This is topic Groupthink in forum Discussions About Orson Scott Card at Hatrack River Forum.

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Posted by MaGlick (Member # 9648) on :
From OSC's post on the patriot act.

"It is a perfect example of groupthink. What might be suddenly is and since "everyone knows it" then no proof is needed."

Just to be a smart-aleck, wouldn't religion fit quite well as the antecedent there? And really, doesn't almost all of our knowledge and/or beliefs?

In the end, we cannot discover everything for ourselves, and have to accept what we are told (or choose between different, contradictory things we are told). Even when something has been proven, we weren't there when it was verified, and have to take as truth that it was.

So while OSC is being contemptuous of those who have chosen to believe the current war is a fiasco, what are his sources that it is going well? Don't they have to be some collection of broadcasts and writings he has chosen to believe are superior to those that have shaped the opinions of his target of dirision?

I have a sneaking hunch individuals are highly over-rated. Maybe we are best viewed as groups, and thinking as them may not be all bad.

After all, we don't test our citizens to see if they versed in current events before they can vote. And we end up electing people on "values issues" and sound-bite zingers, which aim themselves at group thinking rather than individual contemplation. Yet this is held up as the best system out there.

I dunno. I leave it for the group to hash out (or ignore).
Posted by mr_porteiro_head (Member # 4644) on :
Maybe we are best viewed as groups, and thinking as them may not be all bad.
In general (as in, I'm not talking about any specific situation), I disagree.

I can't remember which fictional character said "No. A person is smart, but people are stupid." People do some of their worst thinking in groups, partially because it's so easy to assume that so many people cannot be wrong. But if most of the other people are going off of the same assumption, it's not a valid assumption.

In manufacturing, they've discovered that on an assembly line, two people working together trying to spot defects are actually less effective than one person doing it alone. While it makes sense for two people to catch more errors than one person, they don't because each one knows he has the other one to catch his mistakes.
Posted by TheTick (Member # 2883) on :
Jay: Why the big secret? People are smart, they can handle it.
Kay: A person is smart. People are dumb, panicky, dangerous animals and you know it.

This the one? It's from Men in Black.
Posted by MaGlick (Member # 9648) on :
There was an interesting book called:

The Wisdom of Crowds

It's thesis is just the opposite, that groups tend to make better decisions than individuals. Has some research to back it up.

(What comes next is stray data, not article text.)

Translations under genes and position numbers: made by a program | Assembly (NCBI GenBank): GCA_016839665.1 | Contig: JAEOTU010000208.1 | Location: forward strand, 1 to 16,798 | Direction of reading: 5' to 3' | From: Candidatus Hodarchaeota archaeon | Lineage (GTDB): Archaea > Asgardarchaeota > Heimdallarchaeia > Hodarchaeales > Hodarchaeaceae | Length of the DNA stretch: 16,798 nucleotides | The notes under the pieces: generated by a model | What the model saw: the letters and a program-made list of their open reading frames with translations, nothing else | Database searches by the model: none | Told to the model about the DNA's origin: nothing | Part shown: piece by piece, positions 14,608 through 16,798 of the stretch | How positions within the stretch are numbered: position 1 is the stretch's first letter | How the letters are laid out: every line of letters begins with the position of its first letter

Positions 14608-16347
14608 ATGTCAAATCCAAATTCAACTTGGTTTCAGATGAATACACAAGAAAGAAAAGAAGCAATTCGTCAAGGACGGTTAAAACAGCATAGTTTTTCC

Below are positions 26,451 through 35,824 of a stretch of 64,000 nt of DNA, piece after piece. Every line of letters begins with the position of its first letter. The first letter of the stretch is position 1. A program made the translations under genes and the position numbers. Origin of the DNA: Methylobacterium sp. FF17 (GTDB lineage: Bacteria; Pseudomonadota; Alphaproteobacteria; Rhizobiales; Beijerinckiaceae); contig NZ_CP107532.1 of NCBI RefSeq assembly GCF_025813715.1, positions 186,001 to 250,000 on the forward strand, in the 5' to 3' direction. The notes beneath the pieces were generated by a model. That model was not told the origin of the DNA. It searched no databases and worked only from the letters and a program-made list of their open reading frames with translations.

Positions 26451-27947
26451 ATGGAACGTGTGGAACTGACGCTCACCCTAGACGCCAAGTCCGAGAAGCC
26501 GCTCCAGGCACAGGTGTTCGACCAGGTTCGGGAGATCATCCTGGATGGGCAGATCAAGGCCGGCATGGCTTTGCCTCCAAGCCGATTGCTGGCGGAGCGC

The group has to satisfy some conditions for this to hold true. Quoting the author from an interview:
"There are four key qualities that make a crowd smart. It needs to be diverse, so that people are bringing different pieces of information to the table. It needs to be decentralized, so that no one at the top is dictating the crowd's answer. It needs a way of summarizing people's opinions into one collective verdict. And the people in the crowd need to be independent, so that they pay attention mostly to their own information, and not worrying about what everyone around them thinks. "

And I suppose even if one accepted the thesis of the book,a case could be made that groupthink occurs when the above conditions break down or aren't present.

But my main assertion in the first post was that though OSC claims those against the war are often victims of "groupthink" in listening to the wars oppenents, his knowledge of the war is filtered as well, as it is for us all.

I don't know why those who disagree are "groupthinkers" and he is not. I don't know if having read history books makes this so for him. Or if he believes he thinks more clearly or deeply. Or if it is because he is he, and the fundamental attribution error is at play.

But isn't true, that almost everything we believe we take on faith, no matter who we are?

[ November 04, 2006, 11:25 PM: Message edited by: MaGlick ]
Posted by MaGlick (Member # 9648) on :
And the assembly line example is interesting, but I don't really think goes toward the intelligence of groups. It says more about individuals' tendency to shirk when they think they can get away with it.

I can imagine scenarios where two would be greater than one. What if they were told whoever found more defects would get a bonus?

Of course they might just strike a deal: let one find a single defect then play cards the rest of the day, then take the bonus down to the pub.
Posted by Will B (Member # 7931) on :
I think "groupthink" means "consensus we believe because it's consensus." If so, well, think about the times we can trust consensus: it's when we have other reasons for believing the same thing.
Posted by BaoQingTian (Member # 8775) on :
I dusted off my old Psychology 101 textbook to find the definition of groupthink. It quotes directly from Irving Janis' book [i]Groupthink{/i] published in 1982 (1st edition in '72). The term is actually political in origin and defined as "a mode of thinking that people engage in when they are deeply involved in a cohesive in-group, when the members’ striving for unanimity overrides their motivation to realistically appraise alternative courses of action"

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